Jewish tradition holds that the Soferim (Levite scribes) were responsible for copying and maintaining the
Tanakh (Hebrew Bible or Christian Old Testament) after the Jews returned from Babylonian Exile. While the Bible
speaks of several scribes before the Exile, Jewish tradition recognizes Ezra as the first who was given the task
of maintaining the Tanakh’s accuracy and providing the correct interpretation of its meaning.
"This Ezra went up from Babylon, and was a scribe skilled in the law of Moses, which the LORD God
of Israel had given; and the king granted him all he requested because the hand of the LORD his God was upon him."
"Now this is the copy of the decree which King Artaxerxes gave to Ezra the priest, the scribe,
learned in the words of the commandments of the LORD and His statutes to Israel:"
At the end of the second century (200 A.D.), early rabbinic sources came to the conclusion that several passages
of the present text differed from the ancient manuscripts. In the third century, Rabbi Simon ben Pazzi called these
presumed differences "tikkun Soferim", which means "emendations of the Scribes" (Midrash Genesis Rabbah xlix. 7).
The Midrash, an exegetical and homiletic method of interpreting the Old Testament also accepted
the view of scribal emendation. Initially preserved in oral form, they were written down in the second century A.D.
They exist today as exegetical or homiletical commentaries on the Tanakh.
Later, the majority of Masoretes accepted this view, and the assumed changes were attributed to
Ezra and Nehemiah or,
Ezra and the Soferim or
Ezra, Nehemiah, Zechariah, Haggai and Baruch.
"Emendation" is defined as an "alteration intended to improve."
Despite God’s prohibition found in
Deuteronomy 4:2 ("You shall not add to the word which I am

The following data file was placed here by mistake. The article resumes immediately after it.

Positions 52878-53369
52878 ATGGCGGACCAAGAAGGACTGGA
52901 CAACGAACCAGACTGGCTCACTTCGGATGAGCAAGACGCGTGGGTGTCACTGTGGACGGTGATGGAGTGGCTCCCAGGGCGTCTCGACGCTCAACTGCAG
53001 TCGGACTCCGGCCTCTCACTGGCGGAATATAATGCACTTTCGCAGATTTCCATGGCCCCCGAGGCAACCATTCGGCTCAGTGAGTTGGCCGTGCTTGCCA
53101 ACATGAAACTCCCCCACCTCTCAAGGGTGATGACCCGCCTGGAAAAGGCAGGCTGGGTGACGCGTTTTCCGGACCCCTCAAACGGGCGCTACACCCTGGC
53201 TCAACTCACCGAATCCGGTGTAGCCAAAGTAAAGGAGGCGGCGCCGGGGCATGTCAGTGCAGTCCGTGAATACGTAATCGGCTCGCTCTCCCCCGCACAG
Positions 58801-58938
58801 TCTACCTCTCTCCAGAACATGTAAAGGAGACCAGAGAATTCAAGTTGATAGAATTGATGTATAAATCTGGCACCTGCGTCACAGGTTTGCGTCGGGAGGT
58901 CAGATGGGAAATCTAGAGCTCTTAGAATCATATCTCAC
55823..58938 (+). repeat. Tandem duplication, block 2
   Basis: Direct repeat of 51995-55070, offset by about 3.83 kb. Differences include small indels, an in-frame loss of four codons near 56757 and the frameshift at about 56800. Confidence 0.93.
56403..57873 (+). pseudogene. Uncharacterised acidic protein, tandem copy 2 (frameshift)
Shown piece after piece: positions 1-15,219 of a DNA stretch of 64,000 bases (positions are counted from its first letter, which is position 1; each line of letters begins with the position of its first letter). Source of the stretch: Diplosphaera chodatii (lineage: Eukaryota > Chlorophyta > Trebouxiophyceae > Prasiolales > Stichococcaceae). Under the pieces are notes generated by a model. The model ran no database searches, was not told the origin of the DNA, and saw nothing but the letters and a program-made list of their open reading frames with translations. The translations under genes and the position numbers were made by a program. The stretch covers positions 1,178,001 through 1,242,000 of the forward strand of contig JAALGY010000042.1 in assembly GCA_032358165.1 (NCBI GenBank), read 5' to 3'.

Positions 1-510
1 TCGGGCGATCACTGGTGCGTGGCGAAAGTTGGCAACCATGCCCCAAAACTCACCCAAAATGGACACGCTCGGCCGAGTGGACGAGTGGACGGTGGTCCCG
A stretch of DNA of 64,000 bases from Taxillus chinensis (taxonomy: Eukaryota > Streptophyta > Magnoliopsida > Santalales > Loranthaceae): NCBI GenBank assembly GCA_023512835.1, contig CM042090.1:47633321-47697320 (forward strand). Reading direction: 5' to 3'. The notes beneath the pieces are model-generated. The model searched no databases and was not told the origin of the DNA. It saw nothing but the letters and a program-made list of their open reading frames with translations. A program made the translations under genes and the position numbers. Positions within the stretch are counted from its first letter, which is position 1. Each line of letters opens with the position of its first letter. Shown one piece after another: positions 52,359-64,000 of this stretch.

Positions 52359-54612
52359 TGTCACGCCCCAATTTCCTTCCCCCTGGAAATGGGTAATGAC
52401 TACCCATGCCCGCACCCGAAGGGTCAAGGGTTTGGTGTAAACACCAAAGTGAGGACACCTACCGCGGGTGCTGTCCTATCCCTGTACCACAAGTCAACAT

commanding you, not take away from it,..), it is believed that the Sopherim made changes to 1) correct errors that
crept into their copies, 2) clarified the intent of the passage or 3) maintain the appropriate reverence towards
the sacred name of God.
The presumed emendations can be categorized into four types of changes:
1. Safeguarding the unity of divine worship in Jerusalem.
Example: Isaiah 19:18
"In that day five cities in the land of Egypt will be speaking the language of
Canaan and swearing allegiance to the LORD of host; one will be called the City of Destruction." The emendation had
the phrase "city of destruction" as "city of righteousness."
2. Safeguarding against idolatry by the substitution of an offensive or disparaging term for one
that might encourage idolatry.
Example: the disparaging term "boshet" (shame) is substituted for "ba ‘al" (lord). "Ba ‘al" was
originally a title for the God of Israel and was later used for the name the Canaanite God Baal.
Saul’s son named Eshbaal (1 Chron 8:33;
9:39) was changed to Ish-bosheth
(2 Sam 2:8).
Saul’s grandson named Merib-Baal
(1 Chron 8:34;
9:40) was changed to Mephilbosheth
(2 Sam 4:4).
3. Safeguarding the honor of God with the use of a euphemism: the substitution of an agreeable
term for one that is perceived as blasphemous.
Genesis 18:22. "… Abraham was still standing
before the LORD" was an emendation of "the LORD remained standing before Abraham."